Motoring and Property Editor
7:57 PM 26th July 2021
Stinger – Time To Catch Up With Kia’s Range-topper
Kia is South Korea’s oldest manufacturer of motor vehicles, now producing over 1.5 million vehicles in 13 plants in 8 different countries. Rewind a decade or two and the cars on offer were undoubtedly worthy, affordable and just a bit dull.
How times have changed as the current range encompasses stylish family hatchbacks, attractive SUVs and cute city cars. Prices have risen, but then so has quality and as if to emphasise the point, all the cars come with a comprehensive 7-year/100,000-mile warranty. From experience, you are unlikely to need it!
What is it?
What was missing from Kia’s range was a halo model, something with a bit of sparkle to cast a shining light over the range as a whole. Step forward then the Stinger, a stylish rear-wheel drive fastback.
Shown as a concept back in 2011, production was uncertain and rather sadly UK sales have been modest, the allure of the established premium German brands being an insurmountable obstacle. This is a shame as the Stinger competes with the very best and is likely to be a damn sight more reliable too!
Fast Facts (as tested)
Kia Stinger T-GDi V6 ‘GT S’
3,342cc V6 petrol engine
361bhp, 510Nm of torque
0-60mph in 4.7 seconds
Top speed 167mph
Emissions – 229g/km CO2
Economy 28mpg combined
7 year/100,000-mile warranty
How does it drive?
At a recent range day event for the Northern Group of Motoring Writers, of which I am Chairman, I got to sample the Stinger once again. Kia’s fastest accelerating car accomplishes the sprint from rest to 60mph in just 4.7 seconds and in the real world it feels every but as quick. The twin turbocharged motor ensures plenty of punch at all times and there is a delightful V6 soundtrack as an accompaniment.
Electronic damping and powerful Brembo brakes help keep things on an even keel, but judicious use of your right foot is required at all times. I selected ‘sport’ mode for most of my drive and I had forgotten that a push of this button also sees the driver’s seat side bolster firm up, as if to say the car is ready for a little fun.
Use the performance to the full and the trip computer will display an economy read out of less than 20mpg. Expect mid 20s if a little restraint is exercised.
Show the Stinger a winding road and it is surprising the amount of speed you can carry into the corners. The suspension is firm enough to contain body roll yet yielding enough to smooth out all but the very worst sections of pock-marked roads.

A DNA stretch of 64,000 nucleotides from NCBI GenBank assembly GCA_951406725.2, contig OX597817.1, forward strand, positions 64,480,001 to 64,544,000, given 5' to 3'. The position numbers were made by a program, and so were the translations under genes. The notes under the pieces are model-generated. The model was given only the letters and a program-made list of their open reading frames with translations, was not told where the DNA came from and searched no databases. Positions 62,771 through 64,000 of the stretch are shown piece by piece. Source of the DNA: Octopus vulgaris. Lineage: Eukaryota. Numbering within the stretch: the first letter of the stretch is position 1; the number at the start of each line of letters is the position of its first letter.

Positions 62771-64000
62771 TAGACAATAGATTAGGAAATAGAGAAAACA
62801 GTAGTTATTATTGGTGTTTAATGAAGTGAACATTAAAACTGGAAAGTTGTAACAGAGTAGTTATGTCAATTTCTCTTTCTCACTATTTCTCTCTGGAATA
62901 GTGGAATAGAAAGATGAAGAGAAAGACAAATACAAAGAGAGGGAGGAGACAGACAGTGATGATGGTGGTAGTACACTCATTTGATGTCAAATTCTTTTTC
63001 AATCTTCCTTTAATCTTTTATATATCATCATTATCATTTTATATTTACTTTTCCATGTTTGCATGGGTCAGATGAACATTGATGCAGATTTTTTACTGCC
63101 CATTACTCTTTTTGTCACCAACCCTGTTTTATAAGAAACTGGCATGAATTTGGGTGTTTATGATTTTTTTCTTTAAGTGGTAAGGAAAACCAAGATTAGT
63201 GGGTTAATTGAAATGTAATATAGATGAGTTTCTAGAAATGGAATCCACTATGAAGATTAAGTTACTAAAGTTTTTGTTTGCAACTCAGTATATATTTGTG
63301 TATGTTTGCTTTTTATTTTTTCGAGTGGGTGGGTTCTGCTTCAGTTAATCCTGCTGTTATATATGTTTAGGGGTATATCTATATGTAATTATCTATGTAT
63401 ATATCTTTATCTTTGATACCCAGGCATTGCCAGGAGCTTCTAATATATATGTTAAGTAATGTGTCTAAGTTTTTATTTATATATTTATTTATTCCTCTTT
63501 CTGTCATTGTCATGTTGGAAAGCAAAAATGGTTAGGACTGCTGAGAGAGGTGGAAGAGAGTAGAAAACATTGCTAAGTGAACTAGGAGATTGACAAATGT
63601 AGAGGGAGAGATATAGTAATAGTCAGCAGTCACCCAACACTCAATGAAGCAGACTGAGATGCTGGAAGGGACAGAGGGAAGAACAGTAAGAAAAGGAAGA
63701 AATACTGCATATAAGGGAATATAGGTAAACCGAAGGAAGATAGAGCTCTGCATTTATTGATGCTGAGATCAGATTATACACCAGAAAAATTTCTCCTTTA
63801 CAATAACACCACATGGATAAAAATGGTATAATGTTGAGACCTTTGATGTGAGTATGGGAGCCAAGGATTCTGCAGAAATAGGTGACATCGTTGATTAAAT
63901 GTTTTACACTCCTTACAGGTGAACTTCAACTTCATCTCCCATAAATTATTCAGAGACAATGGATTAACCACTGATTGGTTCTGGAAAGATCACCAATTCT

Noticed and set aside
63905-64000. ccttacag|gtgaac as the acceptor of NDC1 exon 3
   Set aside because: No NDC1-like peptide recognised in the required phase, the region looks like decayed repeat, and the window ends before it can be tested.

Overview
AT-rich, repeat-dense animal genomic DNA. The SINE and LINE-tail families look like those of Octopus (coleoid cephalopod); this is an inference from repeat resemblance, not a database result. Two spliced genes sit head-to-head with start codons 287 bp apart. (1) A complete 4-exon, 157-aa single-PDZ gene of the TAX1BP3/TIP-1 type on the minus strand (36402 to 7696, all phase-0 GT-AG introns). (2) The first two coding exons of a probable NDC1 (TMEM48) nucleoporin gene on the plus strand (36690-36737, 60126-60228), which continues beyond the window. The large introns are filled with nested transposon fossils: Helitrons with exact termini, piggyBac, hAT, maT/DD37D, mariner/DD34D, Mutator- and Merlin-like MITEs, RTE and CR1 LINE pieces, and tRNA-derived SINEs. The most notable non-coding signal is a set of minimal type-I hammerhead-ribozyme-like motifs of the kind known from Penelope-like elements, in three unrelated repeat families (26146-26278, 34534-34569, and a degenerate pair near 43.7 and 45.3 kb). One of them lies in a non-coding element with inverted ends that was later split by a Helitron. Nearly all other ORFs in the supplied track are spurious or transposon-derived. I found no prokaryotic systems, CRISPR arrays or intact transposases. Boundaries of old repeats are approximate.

On the inside
Kia’s press pack makes much reference to the Stinger’s role as a Grand Tourer, where comfort and luxury combine with raw power. The power we have already established, but what of passenger comfort?
There is seating for five, but you would have to be on particularly good terms with your fellow rear seat passengers to travel thus. So, four makes sense, but the coupe styling does reduce available headroom, a problem for those over six foot.
Up front the driver’s seat boasts plenty of adjustment and is comfortable and supportive. Fine quality Nappa leather abounds, and seat heaters are fitted front and rear – a nice touch.
The centre console has an aluminium finish to it, whilst the mock suede headlining and splashes of chrome lift the cabin ambiance, with some success.
Unlike the Stinger’s obvious rivals, there is no need to raid the options list as the standard specification wants for very little.
I have always liked the Stinger and applaud Kia for bringing it to market. It does what it sets out to do and that is to inject some sparkle into the South Korean manufacturer’s range.
I have my doubts that it will be replaced when it reaches the end of its life cycle, so why not buy now and stand out from the crowd with something a little different? It’s an exciting car to drive, boasts distinctive looks, a high equipment count and is beautifully built.
Is there a sting in the tail? Only when you push too hard in the wet…